The Russian Federation’s Ongoing Aggression Against Ukraine
As delivered by Chargé d’Affaires Katherine Brucker
to the Permanent Council, Vienna
October 19, 2023
Civilian casualties continue to mount in Ukraine as the result of Russia’s brutal war of aggression. The 59 deaths in the October 5th attack on Hroza – including an entire family – are a somber reminder of the devastating toll Russia’s war is taking on Ukraine’s civilians.
In Hroza, the Kozyr family represents the human cost of Russia’s war. A soldier named Andriy Kozyr returned to Ukraine from Poland when the war began to defend his homeland. Kozyr died in the fighting. A Russian missile then struck the café where villagers mourned his death. In an instant, Russia’s forces killed Kozyr’s widow, daughter, son, his daughter-in-law, the parents of his daughter-in-law, his uncles, aunts, and other relatives. This one Russian missile killed one-sixth of the village population.
It is profoundly shocking that Russia’s UN Representative tried to justify attacking this settlement by suggesting that a funeral was an appropriate military target. Russia’s attempt to dehumanize the victims of Hroza by labeling family members and villagers attending the wake as “neo-Nazi accomplices,” and to try to justify the attack based on the presence of “men of conscription age,” is morally reprehensible.
Also last week, a missile strike by Russia’s forces hit the village of Bahatyr, tragically claiming the life of an 11-year-old boy and grievously injuring his mother and younger brother. Russia attacked the city of Horniak, killing a 44-year-old woman and severely injuring her 24-year-old son-in-law. On October 14th, Russia’s forces attacked the same spot in the city of Nikopol twice – with the second strike occurring as emergency personnel were on-site responding to the initial devastation. And since yesterday, ten civilians were killed in Russian Federation attacks that hit civilian buildings, including a residential building and food store. I’ll repeat what we have said on many occasions: targeting civilians and civilian objects is a war crime.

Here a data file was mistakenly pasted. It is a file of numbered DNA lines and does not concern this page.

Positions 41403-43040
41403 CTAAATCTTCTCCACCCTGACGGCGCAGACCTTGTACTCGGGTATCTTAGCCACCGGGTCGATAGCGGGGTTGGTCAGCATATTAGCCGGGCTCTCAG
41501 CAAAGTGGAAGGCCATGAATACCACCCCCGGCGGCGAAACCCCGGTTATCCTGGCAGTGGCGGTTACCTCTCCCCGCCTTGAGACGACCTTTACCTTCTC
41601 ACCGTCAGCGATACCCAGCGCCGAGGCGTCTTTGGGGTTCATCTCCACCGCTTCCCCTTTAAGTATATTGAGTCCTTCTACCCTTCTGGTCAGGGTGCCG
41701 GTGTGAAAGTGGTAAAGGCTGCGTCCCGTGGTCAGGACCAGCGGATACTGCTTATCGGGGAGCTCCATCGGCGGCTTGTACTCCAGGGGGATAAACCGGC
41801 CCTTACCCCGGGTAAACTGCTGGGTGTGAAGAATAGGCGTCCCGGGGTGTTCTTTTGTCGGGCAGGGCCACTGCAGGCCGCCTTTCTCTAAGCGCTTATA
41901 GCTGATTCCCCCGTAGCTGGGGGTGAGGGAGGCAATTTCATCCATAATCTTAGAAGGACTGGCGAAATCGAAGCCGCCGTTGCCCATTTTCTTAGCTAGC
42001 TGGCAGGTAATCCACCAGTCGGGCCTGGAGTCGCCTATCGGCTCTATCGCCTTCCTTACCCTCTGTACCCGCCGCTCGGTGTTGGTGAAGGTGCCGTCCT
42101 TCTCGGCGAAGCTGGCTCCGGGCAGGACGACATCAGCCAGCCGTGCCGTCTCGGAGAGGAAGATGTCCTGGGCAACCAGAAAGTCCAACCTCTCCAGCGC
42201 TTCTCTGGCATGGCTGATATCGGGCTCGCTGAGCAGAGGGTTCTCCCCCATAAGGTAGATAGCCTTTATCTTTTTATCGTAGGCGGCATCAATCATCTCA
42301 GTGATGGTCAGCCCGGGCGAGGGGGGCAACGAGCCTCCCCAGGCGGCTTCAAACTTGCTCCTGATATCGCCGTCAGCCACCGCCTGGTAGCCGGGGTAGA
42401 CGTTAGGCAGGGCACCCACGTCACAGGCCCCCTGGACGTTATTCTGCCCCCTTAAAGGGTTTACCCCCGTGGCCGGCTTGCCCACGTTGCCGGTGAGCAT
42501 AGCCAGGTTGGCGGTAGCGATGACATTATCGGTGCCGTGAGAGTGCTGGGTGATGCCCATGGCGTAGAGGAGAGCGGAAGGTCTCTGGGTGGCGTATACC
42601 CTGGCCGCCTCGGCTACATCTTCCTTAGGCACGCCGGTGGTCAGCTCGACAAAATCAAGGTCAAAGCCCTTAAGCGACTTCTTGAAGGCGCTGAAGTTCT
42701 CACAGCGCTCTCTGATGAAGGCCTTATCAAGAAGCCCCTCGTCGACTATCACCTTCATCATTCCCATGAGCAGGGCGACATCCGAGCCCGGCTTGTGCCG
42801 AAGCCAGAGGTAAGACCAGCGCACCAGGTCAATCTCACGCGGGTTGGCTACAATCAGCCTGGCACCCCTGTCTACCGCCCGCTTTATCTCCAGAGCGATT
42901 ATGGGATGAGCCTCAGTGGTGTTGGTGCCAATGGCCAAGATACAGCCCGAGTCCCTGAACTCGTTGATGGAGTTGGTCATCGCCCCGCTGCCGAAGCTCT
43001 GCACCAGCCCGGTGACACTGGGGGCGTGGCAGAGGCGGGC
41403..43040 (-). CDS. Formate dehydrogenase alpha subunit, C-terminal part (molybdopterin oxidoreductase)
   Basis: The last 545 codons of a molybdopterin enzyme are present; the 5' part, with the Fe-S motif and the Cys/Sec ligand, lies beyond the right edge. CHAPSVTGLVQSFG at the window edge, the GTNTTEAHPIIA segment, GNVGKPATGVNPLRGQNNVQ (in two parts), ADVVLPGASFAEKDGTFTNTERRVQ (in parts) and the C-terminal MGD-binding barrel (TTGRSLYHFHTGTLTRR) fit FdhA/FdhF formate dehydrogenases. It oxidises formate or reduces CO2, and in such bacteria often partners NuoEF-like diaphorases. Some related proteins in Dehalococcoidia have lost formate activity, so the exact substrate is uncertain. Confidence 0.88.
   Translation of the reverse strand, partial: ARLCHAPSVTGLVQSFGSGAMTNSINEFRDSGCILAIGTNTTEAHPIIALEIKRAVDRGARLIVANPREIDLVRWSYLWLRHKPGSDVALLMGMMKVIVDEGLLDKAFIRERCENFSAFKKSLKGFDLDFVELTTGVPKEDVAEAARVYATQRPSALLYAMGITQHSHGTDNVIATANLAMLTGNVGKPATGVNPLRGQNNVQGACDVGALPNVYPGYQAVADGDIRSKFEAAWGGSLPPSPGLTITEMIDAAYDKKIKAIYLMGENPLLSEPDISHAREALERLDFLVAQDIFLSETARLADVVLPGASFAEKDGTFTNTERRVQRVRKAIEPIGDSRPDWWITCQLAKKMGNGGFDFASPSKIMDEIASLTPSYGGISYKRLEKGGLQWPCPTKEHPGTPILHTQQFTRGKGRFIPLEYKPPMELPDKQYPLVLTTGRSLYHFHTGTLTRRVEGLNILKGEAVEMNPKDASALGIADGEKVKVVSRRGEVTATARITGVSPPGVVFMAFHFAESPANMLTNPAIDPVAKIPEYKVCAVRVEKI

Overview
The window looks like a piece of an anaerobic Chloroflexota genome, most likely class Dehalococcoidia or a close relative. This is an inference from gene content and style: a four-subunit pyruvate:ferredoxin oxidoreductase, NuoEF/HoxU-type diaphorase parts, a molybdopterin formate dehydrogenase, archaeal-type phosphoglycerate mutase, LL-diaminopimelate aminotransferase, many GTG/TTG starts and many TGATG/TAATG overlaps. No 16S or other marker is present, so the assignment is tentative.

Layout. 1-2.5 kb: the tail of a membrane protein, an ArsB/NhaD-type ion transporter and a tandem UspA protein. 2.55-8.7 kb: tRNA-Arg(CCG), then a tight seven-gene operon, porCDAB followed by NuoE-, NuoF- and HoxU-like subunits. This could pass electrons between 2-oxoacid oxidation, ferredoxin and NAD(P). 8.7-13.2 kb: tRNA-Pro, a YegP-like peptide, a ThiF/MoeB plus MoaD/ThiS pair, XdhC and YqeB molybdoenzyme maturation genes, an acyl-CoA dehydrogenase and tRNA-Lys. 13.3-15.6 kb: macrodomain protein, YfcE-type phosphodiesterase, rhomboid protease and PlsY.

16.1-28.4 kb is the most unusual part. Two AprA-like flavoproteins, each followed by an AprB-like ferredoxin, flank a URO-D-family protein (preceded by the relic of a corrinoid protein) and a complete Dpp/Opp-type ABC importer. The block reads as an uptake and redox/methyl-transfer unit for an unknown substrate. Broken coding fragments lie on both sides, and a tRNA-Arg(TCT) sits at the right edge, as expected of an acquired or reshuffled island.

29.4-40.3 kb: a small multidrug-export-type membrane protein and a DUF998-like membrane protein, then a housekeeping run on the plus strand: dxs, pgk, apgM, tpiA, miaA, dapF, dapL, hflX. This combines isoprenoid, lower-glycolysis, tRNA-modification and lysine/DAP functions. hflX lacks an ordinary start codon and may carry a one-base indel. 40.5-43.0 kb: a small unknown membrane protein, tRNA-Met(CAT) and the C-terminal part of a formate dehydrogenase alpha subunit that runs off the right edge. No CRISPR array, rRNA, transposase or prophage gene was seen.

Mr. Chair, let me be clear. In the face of Russian Federation atrocities against Ukraine’s civilians, the United States is resolute in our continued support for Ukraine. On October 11th, we announced additional security assistance to bolster Ukraine’s defense requirements. The package enhances Ukraine’s air defense capabilities, provides anti-tank weapons, and furnishes additional equipment to counter Russia’s aggression. This marks our forty-eighth such equipment provision since August 2021, a powerful demonstration of our unwavering commitment to Ukraine’s defense.
U.S. Secretary of Defense Lloyd Austin also announced last week that the United States will spearhead a newly formed coalition to develop Ukraine’s air force to help it defend against Russian Federation attacks. The United States will also participate in other coalitions focused on building up different aspects of Ukraine’s military capabilities, including air defense, armor, and artillery.
The United States has provided 2.8 billion dollars in humanitarian assistance since the start of the war. This aid helps internally displaced people, those with disabilities, and people that have lost their homes, livelihoods, or food supply as a result of Russia’s war. This support, coupled with the 22.9 billion dollars in budget assistance we have provided, aims to help Ukraine continue to resist Russia’s war of aggression.
Russia continues to inflict unconscionable death and destruction on Ukraine, and it is vital to remember the importance of our collective action and unity in support of Ukraine. Russia’s atrocities will not go unanswered. We will maintain an unyielding focus on Russia’s war of aggression. Our commitment to justice and the people of Ukraine is resolute.